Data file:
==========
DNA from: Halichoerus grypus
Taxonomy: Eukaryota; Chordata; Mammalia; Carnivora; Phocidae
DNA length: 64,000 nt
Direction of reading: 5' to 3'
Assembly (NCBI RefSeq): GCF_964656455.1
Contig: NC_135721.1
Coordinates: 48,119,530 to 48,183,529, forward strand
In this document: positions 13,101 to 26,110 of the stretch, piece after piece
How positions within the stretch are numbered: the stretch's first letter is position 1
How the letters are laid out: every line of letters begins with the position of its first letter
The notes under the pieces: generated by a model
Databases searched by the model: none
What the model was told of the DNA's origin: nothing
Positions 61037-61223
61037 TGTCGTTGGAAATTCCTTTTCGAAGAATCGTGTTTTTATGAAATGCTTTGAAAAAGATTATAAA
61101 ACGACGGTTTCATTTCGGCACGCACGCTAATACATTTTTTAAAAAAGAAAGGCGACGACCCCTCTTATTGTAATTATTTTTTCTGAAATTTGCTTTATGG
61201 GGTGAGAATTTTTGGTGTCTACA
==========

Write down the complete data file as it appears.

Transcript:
DNA from: Halichoerus grypus
Taxonomy: Eukaryota; Chordata; Mammalia; Carnivora; Phocidae
DNA length: 64,000 nt
Direction of reading: 5' to 3'
Assembly (NCBI RefSeq): GCF_964656455.1
Contig: NC_135721.1
Coordinates: 48,119,530 to 48,183,529, forward strand
In this document: positions 13,101 to 26,110 of the stretch, piece after piece
How positions within the stretch are numbered: the stretch's first letter is position 1
How the letters are laid out: every line of letters begins with the position of its first letter
The notes under the pieces: generated by a model
Databases searched by the model: none
What the model was told of the DNA's origin: nothing
Positions 61037-61223
61037 TGTCGTTGGAAATTCCTTTTCGAAGAATCGTGTTTTTATGAAATGCTTTGAAAAAGATTATAAA
61101 ACGACGGTTTCATTTCGGCACGCACGCTAATACATTTTTTAAAAAAGAAAGGCGACGACCCCTCTTATTGTAATTATTTTTTCTGAAATTTGCTTTATGG
61201 GGTGAGAATTTTTGGTGTCTACA